Chemistry

Rhode Island College offers a comprehensive program in chemistry that builds a foundation in all areas of the discipline (analytical, biochemistry, inorganic, organic and physical). In your degree plan, you will choose between a B.A. in chemistry or a B.S. in chemistry. The B.S. has three American Chemical Society (ACS) certified concentrations. All B.S. concentrations require at least 3 credits of research with a faculty member in the department. See program details below.

Chemistry B.A.

The B.A. in chemistry is less specialized and more versatile than the B.S. program and includes more electives. You may consider courses in management, biology, physics and computer science. Many B.A. majors choose to minor in biology, math or physics in preparation for careers in chemistry and other technology and biotechnology industries. When combined with biology electives, this program is an ideal basic preparation for careers in medicine, dentistry or environmental science. Although it is not required, some independent study or other research participation is highly recommended, and many faculty research projects are open to student participation within the department.

Chemistry B.S., Biochemistry Concentration 

The ACS-certified B.S. in chemistry with a concentration in biochemistry provides a solid foundation in the five areas of chemistry (organic, inorganic, analytical, physical and biochemistry), while providing hands-on biochemistry laboratory experience. This concentration requires you to complete an intensive 3 credit hour laboratory course as well as 3 credit hours of independent study (research). Several faculty research projects are currently underway for you to choose from. You may also choose to complete an honors thesis. Electives in computer science, mathematics and physics are recommended.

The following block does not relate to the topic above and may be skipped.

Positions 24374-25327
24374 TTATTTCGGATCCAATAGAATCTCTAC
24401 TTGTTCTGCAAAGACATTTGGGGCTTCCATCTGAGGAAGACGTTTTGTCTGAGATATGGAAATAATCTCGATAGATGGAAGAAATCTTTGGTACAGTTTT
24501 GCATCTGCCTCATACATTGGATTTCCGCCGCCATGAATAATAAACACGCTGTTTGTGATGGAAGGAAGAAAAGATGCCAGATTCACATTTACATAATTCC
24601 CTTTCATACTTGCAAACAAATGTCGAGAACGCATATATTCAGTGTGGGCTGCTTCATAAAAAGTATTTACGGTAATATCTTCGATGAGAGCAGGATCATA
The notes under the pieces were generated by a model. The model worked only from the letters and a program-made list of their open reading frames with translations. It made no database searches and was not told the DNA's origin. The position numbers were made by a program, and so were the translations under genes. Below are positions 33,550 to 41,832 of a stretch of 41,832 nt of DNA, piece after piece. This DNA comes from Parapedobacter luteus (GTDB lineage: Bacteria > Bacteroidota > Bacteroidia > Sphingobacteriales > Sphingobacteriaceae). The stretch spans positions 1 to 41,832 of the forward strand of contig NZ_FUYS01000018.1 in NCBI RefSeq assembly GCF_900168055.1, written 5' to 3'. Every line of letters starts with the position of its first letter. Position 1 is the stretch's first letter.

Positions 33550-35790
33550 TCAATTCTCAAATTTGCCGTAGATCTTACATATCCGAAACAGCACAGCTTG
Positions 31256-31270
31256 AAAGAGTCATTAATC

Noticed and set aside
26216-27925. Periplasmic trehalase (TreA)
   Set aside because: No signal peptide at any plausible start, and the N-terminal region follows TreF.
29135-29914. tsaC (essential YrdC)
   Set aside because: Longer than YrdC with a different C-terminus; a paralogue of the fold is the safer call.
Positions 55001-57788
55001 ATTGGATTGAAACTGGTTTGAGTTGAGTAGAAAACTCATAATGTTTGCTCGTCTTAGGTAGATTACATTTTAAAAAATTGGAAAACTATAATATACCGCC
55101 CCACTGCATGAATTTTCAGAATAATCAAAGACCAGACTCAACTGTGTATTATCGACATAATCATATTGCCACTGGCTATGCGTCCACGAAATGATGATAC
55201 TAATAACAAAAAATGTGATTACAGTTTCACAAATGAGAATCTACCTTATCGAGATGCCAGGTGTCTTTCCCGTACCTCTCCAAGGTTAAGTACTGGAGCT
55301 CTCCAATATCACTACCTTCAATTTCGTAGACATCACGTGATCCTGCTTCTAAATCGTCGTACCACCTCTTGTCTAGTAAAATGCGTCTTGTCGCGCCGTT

Chemistry B.S., Environmental Chemistry Concentration 

The ACS-certified B.S. in chemistry with a concentration in environmental chemistry provides a solid foundation in the five areas of chemistry (organic, inorganic, analytical, physical and biochemistry), while giving you the interdisciplinary knowledge you’ll need to address global environmental challenges. This concentration requires you to complete 3 credit hours of independent study (research). Several faculty research projects are currently underway for you to choose from. You may also choose to complete an honors thesis. Electives in computer science, mathematics and physics are recommended.

Chemistry B.S., Professional Chemistry Concentration

The ACS-certified B.S. in professional chemistry will prepare you for careers in industry, government or academia. This degree is also excellent preparation for entrance into a Ph.D. program. At least 3 credit hours of independent study (research) is required. Several faculty research projects are currently underway for you to choose from. You may also choose to complete an honors thesis. Electives in biology, computer science and physics are highly recommended.

Program Details

Course Information

Program/Learning Goals

Upon completion of this program, students will be able to demonstrate:

  1. Field knowledge. A thorough knowledge, both descriptive and quantitative, of the principles and methods of the field, including an understanding of the questions addressed by the discipline, an appreciation for the historical development of the field and an understanding of the limitations inherent in its study.
  2. Problem-solving skills. The ability to interpret and solve theoretical and applied problems using established or new techniques.
  3. Lab skills. The acquisition of a complete set of laboratory skills, including the ability to collect and analyze data using a variety of instrumental and computational techniques, the ability to understand the applicability of each technique to a particular problem and the ability to work cooperatively with their peers.
  4. Research skills. The ability to plan and carry out research using proper methods, including the use of scientific literature to obtain information.